Range determination is the process of finding the distance between two points. In most situations, one of these points will be the observer's own position. The other point may be a target or prominent terrain feature. THE ABILITY TO DETERMINE RANGE ACCURATELY IS A KEY SKILL NEEDED BY THE GUNNER TO ACCOMPLISH HIS MISSION. Not only does the accurate determination of range affect his marksmanship, but it is also required in the reporting of information and the adjustment of artillery and mortar fire. (See Table 5-1.)
There are several methods of determining range, including measuring distance on a map, pacing the distance between two points, estimating range, using an optical rangefinder, and using registration fire. However, the gunner does not usually have a map, and he rarely has access to an optical rangefinder. He can pace the distance between two points if the enemy is not within range. Firing rounds just to determine the range is not desirable since it may reveal the SAW position to enemy observers. Most of the time, the gunner must use techniques that require no equipment and that can be used without exposing himself or revealing his position. There are two methods of determining range that meet these requirements: the lOO-METER-UNIT-OF-MEASURE method and the APPEARANCE-OF-OBJECTS method.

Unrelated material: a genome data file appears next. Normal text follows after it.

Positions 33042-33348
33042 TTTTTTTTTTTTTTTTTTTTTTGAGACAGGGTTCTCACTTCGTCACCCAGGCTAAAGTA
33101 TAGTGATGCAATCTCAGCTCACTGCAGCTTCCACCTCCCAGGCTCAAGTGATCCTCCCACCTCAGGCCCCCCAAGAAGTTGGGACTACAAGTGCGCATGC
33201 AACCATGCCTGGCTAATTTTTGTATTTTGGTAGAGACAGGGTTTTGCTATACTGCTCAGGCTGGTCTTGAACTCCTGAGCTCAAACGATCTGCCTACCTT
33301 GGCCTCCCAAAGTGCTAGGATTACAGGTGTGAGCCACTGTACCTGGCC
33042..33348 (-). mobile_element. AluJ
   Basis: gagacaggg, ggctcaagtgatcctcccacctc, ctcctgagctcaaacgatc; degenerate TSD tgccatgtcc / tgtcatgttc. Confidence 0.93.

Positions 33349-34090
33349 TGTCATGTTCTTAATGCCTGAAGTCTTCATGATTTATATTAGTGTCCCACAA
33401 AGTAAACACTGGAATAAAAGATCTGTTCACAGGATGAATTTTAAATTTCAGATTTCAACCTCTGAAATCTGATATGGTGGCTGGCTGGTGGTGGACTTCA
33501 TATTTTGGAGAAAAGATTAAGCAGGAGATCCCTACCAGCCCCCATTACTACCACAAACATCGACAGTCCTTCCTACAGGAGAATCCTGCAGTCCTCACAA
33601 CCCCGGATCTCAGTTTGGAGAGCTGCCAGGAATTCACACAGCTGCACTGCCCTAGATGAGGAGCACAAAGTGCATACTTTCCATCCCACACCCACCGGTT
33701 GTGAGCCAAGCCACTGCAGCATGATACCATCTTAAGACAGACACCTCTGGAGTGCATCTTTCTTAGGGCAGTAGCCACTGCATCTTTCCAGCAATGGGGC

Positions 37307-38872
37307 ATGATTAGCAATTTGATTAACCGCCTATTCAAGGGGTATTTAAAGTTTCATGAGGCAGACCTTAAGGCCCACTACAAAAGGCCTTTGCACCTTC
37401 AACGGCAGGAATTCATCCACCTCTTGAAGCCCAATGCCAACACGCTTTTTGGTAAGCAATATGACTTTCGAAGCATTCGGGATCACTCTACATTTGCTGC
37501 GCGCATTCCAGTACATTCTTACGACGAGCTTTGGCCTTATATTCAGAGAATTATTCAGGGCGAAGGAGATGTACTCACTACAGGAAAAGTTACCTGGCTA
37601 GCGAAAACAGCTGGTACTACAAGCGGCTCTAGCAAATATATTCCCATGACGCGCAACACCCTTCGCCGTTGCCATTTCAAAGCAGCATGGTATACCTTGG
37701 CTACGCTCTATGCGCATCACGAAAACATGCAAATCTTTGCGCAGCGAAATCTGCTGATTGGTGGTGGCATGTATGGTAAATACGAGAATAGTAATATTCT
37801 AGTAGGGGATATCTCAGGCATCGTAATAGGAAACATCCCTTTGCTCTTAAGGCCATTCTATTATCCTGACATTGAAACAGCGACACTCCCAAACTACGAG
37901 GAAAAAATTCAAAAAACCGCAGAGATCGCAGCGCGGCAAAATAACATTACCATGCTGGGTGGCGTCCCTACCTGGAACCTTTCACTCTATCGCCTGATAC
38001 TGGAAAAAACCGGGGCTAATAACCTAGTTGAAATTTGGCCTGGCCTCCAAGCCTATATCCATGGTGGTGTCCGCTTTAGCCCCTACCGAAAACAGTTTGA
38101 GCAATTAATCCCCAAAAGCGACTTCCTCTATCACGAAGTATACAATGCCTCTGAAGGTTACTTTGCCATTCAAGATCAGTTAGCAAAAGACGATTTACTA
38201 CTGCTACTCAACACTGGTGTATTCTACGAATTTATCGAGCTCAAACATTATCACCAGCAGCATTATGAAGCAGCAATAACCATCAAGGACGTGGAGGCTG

a. lOO-METER-UNIT-OF-MEASURE METHOD. To use this method, the gunner must be able to visualize a distance of 100 meters on the ground. For ranges up to 500 meters, he determines the number of 100-meter increments between the two points he wishes to measure. Beyond 500 meters, the gunner must select a point halfway to the target, determine the number of 100-meter increments to the halfway point, and then double it to find the range to the target.
During training periods, gunners must become familiar with the effect that sloping terrain has on the appearance of a 100-meter increment. Terrain that slopes upward gives the illusion of longer distance, and observers have a tendency to overestimate a 100-meter increment. Terrain that slopes downward gives the illusion of shorter distance. In this case, the observer's tendency is to underestimate a 100-meter increment and thus underestimate the range.
600 ) METERS J
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